Now arose, now shone forth, the ever Honourable Dublin Society; a Society equalled by none. It is true, we read of Patriarchs, Philosophers, Warriors, Orators, and Poets; of Senates, Parliaments, Councils, &c. but we no where, abstracted from our own Country, meet a Set of pious Patriots, from their private Funds, adorning their Country in general, in every Degree and Branch of Industry, and Improvement; and, inspired with Sentiments truly public and social, munificently rewarding their [pg 050] Countrymen, of whatsoever Denomination, without Favour or Distinction; for meliorating their proper Estates, or Farms; for excelling in any Production of Nature, or Art; for any Discovery, or Invention, useful to Mankind: A Set of truly honourable, and generous Personages, instructing their Countrymen with clear, yet philosophical Precepts, encouraging them by their Example, and rewarding them from their inexhaustible Bounty! Such, and such unrivalled, is the Illustrious Dublin Society! What Pity, the ample Distributions, and instructive Writings of this learned and munificent Body, are not regularly published, in Latin, English, and French, for the peculiar Honour of this Nation, the Edification of Posterity, and as a bright Pattern of Imitation to all other civiliz'd Countries!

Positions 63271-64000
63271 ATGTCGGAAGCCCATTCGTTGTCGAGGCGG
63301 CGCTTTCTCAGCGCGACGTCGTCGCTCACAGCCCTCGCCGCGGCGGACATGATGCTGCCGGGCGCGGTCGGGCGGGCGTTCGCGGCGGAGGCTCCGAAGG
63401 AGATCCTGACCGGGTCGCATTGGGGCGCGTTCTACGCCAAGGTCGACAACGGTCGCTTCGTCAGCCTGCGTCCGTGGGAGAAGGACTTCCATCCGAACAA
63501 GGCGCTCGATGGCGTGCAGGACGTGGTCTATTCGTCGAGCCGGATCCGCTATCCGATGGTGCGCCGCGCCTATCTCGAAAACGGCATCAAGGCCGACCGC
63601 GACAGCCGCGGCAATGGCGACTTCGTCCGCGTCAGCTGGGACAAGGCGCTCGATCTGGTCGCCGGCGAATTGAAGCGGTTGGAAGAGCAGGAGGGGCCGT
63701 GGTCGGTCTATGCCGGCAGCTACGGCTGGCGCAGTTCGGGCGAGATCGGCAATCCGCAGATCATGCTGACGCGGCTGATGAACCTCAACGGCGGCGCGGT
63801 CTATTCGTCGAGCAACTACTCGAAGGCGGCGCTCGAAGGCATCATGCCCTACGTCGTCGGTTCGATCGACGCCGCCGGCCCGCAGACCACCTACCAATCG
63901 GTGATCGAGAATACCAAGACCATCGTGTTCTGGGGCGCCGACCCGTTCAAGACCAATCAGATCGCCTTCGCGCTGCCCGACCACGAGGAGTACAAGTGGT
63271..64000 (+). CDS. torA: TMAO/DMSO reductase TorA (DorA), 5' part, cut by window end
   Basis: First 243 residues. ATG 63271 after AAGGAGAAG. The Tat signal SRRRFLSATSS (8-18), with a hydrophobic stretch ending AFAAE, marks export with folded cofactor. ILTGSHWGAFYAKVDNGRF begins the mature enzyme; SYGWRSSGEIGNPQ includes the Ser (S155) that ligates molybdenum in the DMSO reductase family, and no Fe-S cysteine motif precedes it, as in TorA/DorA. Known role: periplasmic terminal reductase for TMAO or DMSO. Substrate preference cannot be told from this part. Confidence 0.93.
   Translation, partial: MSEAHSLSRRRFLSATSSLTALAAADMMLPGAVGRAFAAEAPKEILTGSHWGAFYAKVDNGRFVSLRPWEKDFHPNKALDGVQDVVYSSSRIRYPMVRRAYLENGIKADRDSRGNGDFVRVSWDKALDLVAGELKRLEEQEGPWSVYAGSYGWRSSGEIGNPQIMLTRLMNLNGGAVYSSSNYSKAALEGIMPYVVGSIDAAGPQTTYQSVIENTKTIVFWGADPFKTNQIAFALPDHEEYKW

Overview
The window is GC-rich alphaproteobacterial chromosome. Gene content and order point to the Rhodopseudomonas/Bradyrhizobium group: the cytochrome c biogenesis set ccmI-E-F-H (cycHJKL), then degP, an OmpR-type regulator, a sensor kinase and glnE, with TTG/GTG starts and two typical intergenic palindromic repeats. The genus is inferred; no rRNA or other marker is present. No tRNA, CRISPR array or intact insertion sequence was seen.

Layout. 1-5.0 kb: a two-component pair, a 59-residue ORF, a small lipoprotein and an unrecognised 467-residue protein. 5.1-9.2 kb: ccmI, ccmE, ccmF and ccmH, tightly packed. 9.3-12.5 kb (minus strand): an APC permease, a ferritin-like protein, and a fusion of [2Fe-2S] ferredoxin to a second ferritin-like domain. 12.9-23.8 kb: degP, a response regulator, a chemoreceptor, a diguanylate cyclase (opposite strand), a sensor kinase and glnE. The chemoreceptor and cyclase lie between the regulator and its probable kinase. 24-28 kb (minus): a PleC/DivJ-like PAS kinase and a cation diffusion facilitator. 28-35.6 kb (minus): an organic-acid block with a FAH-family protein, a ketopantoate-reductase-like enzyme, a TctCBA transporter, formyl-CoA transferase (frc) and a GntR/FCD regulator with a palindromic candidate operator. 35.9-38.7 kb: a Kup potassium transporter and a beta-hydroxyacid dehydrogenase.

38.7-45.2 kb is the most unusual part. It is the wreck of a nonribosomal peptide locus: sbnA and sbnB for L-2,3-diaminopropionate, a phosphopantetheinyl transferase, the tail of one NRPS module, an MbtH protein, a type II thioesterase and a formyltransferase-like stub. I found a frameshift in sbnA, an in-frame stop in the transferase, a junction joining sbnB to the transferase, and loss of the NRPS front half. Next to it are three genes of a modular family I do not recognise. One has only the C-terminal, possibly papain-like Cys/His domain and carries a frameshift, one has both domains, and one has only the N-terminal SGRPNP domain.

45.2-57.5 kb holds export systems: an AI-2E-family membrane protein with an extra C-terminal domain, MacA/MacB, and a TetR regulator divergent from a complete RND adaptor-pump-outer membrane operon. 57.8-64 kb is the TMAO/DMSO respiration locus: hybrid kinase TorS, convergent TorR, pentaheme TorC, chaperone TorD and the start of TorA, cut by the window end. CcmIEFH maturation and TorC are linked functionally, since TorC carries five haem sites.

Now likewise appeared the Philharmonic Society, that, (from a few Gentlemen, who used occasionally to meet, in order to while away an Hour with a gentle Tune, and chearful Glass) grew into an harmonious Body, not alone for the Improvement of the charming Art of Music, but for the effectual Relief also of successive Thousands, from Misery, Famine, and Confinement: Concordiâ res parvæ crescunt. Orpheus, we are told, built the Walls of Thebes, by the irresistible Powers of Harmony: Be this true or fabulous; how many Iron Gates have we not seen open, to the persuasive Charities of this tuneful Society! how many gloomy Cells vacated by their Charms! This elegant Society, by moderate Loans, Interest-free to the industrious Poor, prevents many such from getting into the Distress of Prisons, or following offensive Courses; and, by enabling them to obtain [pg 051] an honest Livelihood, rendereth them useful Members to the Community: So that, of this Society, it might have been justly said,